Gertrude LINDLEY, Julia Dolce, F.J. Burr, Bernadeen L. Burr, Eve Montaldo, Mary Riedel, Paul Riedel, Lorence Tierney, William Tierney, Eva Harm, Margueritte Mitchell Mann, Lassie Mayhue Meyer, Ralph Meyer, Eubert F. Taffert, Irene Elbert, Gerald Purdy, Doris Purdy, June Knistoft, Edward Knistoft, Msgr. Robichaud, Personal Representative of the Estate of Dora Wade; Janice Oleson, Personal Representative of the estate of Edna Bromhed; George Olmsted, Personal Representative of the estate of Thelma Olmsted, Plaintiffs-Appellants, v. Henry CISNEROS and United States of America Department of Housing and Urban Development, Defendants-Appellees.
Appellants are former tenants in a multi-story apartment building known as the Mandalay Shores Apartments located in Clearwater, Florida. At the time appellants were tenants, the apartment building was owned by the United States Department of Housing and Urban Development (“HUD”); each appellant occupied his or her apartment under a lease with HUD. In this action appellants seek to recover money damages under both Florida landlord-tenant law and their leases for HUD's failure, despite their pleas, properly to maintain the apartment building and their respective units.
Tenants of the same apartment complex similarly brought suit in Mann v. Pierce, 803 F.2d 1552 (11th Cir.1986), also seeking to recover damages under Florida landlord-tenant law and their leases. They claimed that, while HUD was their landlord, the apartment building was “infested with a wide array of vermin and that the ceiling tiles were crumbling and spewing asbestos whenever the roof leaked or the air conditioning was operated. [In addition, they claimed that] HUD failed to make reasonable provisions for running water and failed to maintain the project's elevators, plumbing, roof and common areas. [They sought] redress, including equitable restitution of rent paid while HUD ․ maintained the project in substandard conditions.” Id. at 1554.
While Mann was pending in the district court, the Mandalay Shores Cooperative Housing Association (the “Association”), which had been a tenant in the building, brought suit to obtain the same relief as the Mann plaintiffs. Its case and Mann were consolidated. Thereafter, in an effort to obtain in a single adjudication relief for all of the building's former tenants, the plaintiffs in the consolidated cases sought class certification under Federal Rule of Civil Procedure 23. The district judge presiding over the cases refused to certify a class, however, because the causes of action of the individual plaintiffs were not identical; the plaintiffs had separate leases and the facts underpinning their claims were not likely to be common. Moreover, HUD and the Secretary opposed the idea of a mass adjudication of the tenants' claims.
In an effort to have the claims of all of the former tenants resolved in the consolidated cases, the Association obtained assignments from the tenants, the appellants here, and then moved the court for leave to amend its complaint to bring the assigned claims. HUD and the Secretary opposed the motion, claiming that the assignments were invalid, and that consequently the Association could not represent the assignors. The court denied the Association's motion, concluding that allowing the Association to proceed as the tenants' representative would not promote the economic and speedy disposition of the controversy. The adjudication of appellants' claims would be left to another day. While the consolidated suit (of the Association and the Mann plaintiffs) was pending, appellants brought the instant suit.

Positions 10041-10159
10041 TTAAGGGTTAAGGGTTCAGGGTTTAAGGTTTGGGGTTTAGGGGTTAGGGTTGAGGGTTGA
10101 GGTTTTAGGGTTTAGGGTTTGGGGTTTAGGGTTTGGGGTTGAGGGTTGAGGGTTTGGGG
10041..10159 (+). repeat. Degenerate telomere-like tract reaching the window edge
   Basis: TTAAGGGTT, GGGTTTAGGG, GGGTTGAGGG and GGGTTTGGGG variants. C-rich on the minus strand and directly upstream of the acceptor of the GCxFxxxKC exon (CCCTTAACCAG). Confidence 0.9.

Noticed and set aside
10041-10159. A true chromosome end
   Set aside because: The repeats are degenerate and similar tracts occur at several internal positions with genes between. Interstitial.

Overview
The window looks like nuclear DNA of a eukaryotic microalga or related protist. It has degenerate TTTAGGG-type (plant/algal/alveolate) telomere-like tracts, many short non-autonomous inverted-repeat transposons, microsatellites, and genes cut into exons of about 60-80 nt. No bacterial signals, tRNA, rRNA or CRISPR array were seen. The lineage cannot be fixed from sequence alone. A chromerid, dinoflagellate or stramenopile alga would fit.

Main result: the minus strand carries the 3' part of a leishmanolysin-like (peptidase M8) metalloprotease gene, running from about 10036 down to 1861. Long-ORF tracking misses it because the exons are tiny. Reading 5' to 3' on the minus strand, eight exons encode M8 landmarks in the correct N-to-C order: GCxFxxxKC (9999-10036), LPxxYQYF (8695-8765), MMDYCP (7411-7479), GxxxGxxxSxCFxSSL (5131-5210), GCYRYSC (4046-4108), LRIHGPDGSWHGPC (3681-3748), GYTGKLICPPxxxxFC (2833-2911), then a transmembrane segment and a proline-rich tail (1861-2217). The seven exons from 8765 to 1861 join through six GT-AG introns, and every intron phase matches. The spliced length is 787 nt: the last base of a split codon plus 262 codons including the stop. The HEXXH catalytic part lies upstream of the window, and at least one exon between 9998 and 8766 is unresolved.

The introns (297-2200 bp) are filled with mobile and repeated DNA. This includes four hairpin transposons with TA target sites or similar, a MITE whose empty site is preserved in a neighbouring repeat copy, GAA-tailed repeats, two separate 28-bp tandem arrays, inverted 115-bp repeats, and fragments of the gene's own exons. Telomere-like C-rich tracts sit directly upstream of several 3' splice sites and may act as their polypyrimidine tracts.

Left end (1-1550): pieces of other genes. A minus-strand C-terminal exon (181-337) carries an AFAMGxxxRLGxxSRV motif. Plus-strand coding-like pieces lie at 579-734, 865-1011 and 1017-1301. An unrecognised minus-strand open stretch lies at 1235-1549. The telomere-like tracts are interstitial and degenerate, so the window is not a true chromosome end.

HUD and the Secretary prevailed in the consolidated case and then moved for summary judgment in the instant case, contending that the doctrine of res judicata foreclosed appellants' causes of action. Appellants opposed the motion. They argued that the defendants, having urged the court to reject the Association's effort to litigate appellants' claims in the consolidated cases and to defer consideration of these claims to another day, should stand by their word. Common decency, if not fundamental due process, they claimed, required that they be given their day in court.
The district court, while acknowledging the merits of appellants' fairness argument, rejected their plea and granted the defendants summary judgment. We reverse, and direct the court to reinstate appellants' claims.
Res judicata does not bar a claim unless the parties to both actions-here, appellants and either the Mann plaintiffs or the Association (or both)-are identical or are in privity with one another. See Richardson v. Alabama State Bd. of Educ., 935 F.2d 1240, 1244 (11th Cir.1991). The parties are not identical; nor are they in privity with one another. HUD and the Secretary argue that appellants were virtually represented in the prior litigation by the Association. For a number of years, they point out, the tenants, including appellants, had voluntarily aligned themselves with and supported the goals of the Association. That may well be so, but such an alignment does not alter the fact that appellants' claims are based on their individual leases, that they assert discrete breaches on HUD's part, and that they assert separate injuries. After all, this is why HUD and the Secretary opposed class certification in Mann, and this is why the district court denied class certification.
As the district court stated when it rejected the Association's attempt to litigate appellants' claims as appellants' assignee: appellants will have their day in court-later. That time is now. The judgment of the district court is accordingly VACATED and the case is REMANDED for further proceedings.